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The Josh is here: Cyclers, are you ready?

It's Josh season: The time of year that the "Berkshire World Championship," as it is affectionately known, makes its way into backyard barbecue conversations. Talk of team rosters and training take on renewed intensity. The perennial obstacle of securing a competitive paddler is revived.

The cycling portion of the event is arguably the most exciting. Whether you're new to the sport altogether, new to racing, or a long-time Josh participant, there may be something in this article for you.

Being the bicycle mechanic who has been at the McDonald's parking lot helping people with last-minute fixes, I want to first make sure your bicycle is up to the challenge. While there are no "wrong" bikes for the Josh, there are cycling choices that will likely improve your race experience. For example, one could ride a mountain bike, but it will prove slow and cumbersome. A better choice for an event such as this would be a well-fitted road bike; ideally, one you're comfortable on and didn't borrow the night before race day.

It's critical that all nuts and bolts are secure; moving parts, like chains, are lubed; and, perhaps most importantly, tires are up to the task. Your wheels and tires are what connect you and your bicycle to the ground: They should be free of defects like cracks, should not be too worn and should be properly inflated. The correct tire pressure will prevent you from flatting easily while giving you more control of your bicycle, making it safer for you and the riders to your left and right. The proper pressure for all tires is printed on the tire sidewall. Tires should be pumped up to the recommended pressure the day of the race.

Bikers line up behind yellow tape

For most of us, the start of the race is the most intimidating. If you're fast, or believe yourself to be competitive, moving toward the front of the pack prior to the start will be important. These individuals will want to arrive early. While the first several rows are reserved for race license holders, arriving long enough before the start will allow you to move within three or four rows of the front of the pack. Tread lightly in this endeavor: The front of the race is for experienced riders only. If you're participating for fun, don't worry about where you start — finishing safely is the only goal. If you are competing with the Josh's motto of “to finish is to win,” don’t sweat where to start and line up wherever you feel comfortable.

The start of the race uses all of Route 7 up until Belcher Square, (The Sunoco gas station under the billboards) where it goes back to one lane of traffic. It is important to know this, as it can be disorienting when three lanes quickly whittles down to one.

Cyclists take off from the start of the race

Cyclists take off from Route 7 in Great Barrington at the start of the Josh Billings Runaground, Sunday, September 19, 2021.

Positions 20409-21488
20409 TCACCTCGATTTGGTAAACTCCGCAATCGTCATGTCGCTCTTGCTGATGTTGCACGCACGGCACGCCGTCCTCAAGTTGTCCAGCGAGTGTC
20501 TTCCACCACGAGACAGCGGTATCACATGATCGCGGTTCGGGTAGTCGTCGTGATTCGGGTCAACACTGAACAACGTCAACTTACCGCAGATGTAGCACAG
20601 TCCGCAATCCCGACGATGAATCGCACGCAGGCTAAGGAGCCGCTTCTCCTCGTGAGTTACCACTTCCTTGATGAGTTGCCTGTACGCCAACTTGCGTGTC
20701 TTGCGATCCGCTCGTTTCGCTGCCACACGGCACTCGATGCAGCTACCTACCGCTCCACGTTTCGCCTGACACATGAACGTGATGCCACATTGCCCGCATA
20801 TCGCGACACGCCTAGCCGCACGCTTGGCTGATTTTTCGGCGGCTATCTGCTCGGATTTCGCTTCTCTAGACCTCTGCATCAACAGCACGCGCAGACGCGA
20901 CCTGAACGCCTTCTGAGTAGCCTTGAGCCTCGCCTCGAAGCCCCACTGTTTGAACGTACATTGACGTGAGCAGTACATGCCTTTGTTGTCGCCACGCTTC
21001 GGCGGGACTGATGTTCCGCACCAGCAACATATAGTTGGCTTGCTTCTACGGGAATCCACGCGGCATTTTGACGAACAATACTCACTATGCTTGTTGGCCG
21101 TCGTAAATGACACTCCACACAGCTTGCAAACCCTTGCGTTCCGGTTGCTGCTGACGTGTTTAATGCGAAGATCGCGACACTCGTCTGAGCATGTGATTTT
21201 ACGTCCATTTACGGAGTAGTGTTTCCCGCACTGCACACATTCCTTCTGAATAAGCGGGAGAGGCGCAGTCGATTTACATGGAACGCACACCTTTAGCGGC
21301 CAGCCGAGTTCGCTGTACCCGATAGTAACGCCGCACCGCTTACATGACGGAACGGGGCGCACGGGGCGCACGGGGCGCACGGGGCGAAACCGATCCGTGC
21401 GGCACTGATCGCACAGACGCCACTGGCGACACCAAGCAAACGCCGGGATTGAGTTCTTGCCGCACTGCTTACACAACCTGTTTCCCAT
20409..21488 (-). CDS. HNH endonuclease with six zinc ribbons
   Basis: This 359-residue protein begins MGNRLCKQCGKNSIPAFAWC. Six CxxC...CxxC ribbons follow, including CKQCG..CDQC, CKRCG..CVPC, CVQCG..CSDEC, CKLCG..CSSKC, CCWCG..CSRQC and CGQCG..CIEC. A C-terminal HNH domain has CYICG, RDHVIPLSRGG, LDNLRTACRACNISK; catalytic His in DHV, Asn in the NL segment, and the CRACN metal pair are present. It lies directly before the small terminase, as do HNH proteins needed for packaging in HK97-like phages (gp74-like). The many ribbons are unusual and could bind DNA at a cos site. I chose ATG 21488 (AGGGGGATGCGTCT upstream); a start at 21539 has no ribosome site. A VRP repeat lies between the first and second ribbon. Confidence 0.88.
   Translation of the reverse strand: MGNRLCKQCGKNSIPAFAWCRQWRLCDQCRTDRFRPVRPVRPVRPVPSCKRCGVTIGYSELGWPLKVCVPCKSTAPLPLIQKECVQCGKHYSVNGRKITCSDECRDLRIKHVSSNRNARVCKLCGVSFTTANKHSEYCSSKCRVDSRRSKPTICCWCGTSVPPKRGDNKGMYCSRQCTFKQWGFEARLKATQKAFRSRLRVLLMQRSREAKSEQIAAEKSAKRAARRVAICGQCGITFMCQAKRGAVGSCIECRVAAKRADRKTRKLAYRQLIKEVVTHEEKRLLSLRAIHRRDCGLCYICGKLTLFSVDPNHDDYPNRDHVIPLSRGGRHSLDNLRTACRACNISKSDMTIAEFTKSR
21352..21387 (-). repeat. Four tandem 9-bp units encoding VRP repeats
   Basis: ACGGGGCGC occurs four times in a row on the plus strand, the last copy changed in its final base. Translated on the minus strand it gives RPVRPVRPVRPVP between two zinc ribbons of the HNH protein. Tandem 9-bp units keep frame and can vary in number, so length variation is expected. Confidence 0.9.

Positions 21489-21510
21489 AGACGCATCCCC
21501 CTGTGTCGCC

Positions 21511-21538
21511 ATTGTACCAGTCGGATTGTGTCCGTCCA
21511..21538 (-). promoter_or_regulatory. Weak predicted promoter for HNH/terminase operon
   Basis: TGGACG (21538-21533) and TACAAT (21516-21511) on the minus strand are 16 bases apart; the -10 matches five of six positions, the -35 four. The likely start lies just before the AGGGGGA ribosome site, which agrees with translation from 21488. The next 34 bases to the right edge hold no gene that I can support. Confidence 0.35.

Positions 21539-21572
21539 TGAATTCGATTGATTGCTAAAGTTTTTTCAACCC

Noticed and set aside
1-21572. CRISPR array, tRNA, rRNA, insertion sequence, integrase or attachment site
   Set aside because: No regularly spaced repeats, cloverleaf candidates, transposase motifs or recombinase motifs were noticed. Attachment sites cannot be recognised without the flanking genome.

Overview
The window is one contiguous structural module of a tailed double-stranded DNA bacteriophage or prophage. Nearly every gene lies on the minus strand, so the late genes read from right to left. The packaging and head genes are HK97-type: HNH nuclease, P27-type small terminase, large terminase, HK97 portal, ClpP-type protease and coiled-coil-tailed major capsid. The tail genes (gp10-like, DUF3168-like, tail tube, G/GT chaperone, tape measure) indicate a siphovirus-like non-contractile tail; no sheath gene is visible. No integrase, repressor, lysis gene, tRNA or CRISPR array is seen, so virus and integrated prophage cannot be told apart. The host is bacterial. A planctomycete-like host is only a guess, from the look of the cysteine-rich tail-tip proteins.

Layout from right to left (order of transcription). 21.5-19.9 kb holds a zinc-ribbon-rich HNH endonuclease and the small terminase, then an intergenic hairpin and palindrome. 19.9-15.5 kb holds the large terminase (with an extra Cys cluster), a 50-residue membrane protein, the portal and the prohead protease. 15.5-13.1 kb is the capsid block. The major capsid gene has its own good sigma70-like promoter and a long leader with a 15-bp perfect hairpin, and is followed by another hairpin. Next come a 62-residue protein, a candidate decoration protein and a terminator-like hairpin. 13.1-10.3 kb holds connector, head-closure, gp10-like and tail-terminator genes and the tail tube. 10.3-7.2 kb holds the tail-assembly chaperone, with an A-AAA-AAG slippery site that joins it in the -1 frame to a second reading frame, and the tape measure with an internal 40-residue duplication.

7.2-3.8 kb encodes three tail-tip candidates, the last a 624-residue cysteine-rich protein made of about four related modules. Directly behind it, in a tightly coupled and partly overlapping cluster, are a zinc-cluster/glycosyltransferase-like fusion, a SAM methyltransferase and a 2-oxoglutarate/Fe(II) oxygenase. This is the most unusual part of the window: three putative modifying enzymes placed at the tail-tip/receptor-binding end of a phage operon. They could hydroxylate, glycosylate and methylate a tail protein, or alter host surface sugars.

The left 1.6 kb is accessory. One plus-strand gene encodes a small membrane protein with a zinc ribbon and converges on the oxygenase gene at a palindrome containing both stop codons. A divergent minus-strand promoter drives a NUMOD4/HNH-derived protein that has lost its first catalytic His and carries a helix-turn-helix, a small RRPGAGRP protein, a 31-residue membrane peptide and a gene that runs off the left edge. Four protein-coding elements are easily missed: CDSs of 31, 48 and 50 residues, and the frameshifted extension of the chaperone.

After you make the turn on to Taconic Ave and start going up the hill, the race will begin to spread out. If you are trying to be on the pointy end of the race, getting to the top of Taconic as fast as possible can make a big difference on where you end up at the end of the race.

You may have heard that the bike race splits up into “packs” of groups of riders riding together. These form and gain mass between the top of Taconic and the bottom of “Llama Hill," the first real climb after Taconic. Being in the fastest pack that your legs will allow will improve your overall pace to the finish line. When riding in a pack, you are shielded from the wind; this will generally bring your overall average speed up 2 to 3 mph. Once you are in a pack, it is all but impossible to bridge up to the next faster pack — and it is more likely you will fall back to the next slower pack if the pace is too quick.

When you find a group that you can comfortably stay with, position yourself to the front third of that group. This will ensure your position in the group and give you some room for falling back, if climbing is not your forte.

My last bit of advice is this: The last climb comes after going by the causeway overlooking the Bowl and riders who have been saving energy will unleash all they have — the finish is less than a mile away. If you have any “legs” left, this is where you can let it all hang out.

Paddlers seen on the Stockbridge Bowl

Seen from the shores of Camp Mah-Kee-Nac, paddlers come to shore from the Stockbridge Bowl, September 19, 2021.

I do implore anyone who, at the last turn onto 183 south is heading down to the finish of the bike leg at the boat ramp, to remember: This is not the end of the race. It may be for you, but there are two more legs. Racing to the bottom to get one place makes no difference in the end. I urge you to arrive at the boat launch under control and ready to stop. If there is going to be an accident, this is where it will happen and it does not need to happen. The hand-off can be chaotic, so it is best to get out of the way of the continually finishing cyclists before looking for your paddler(s).

That's it, you did your part, unless you are Ironmanning. Now it's time to head to the run start/boat finish at Camp Mah-Kee-Nac, cheer your team on, and celebrate in one of the most anticipated and fun community events of the year, the Josh Bash. It is moved from its longtime home of Tanglewood to the camp, but I am sure it will be no less fun. See you all there!

Steffen Root is co-owner of Berkshire Bike and Board.

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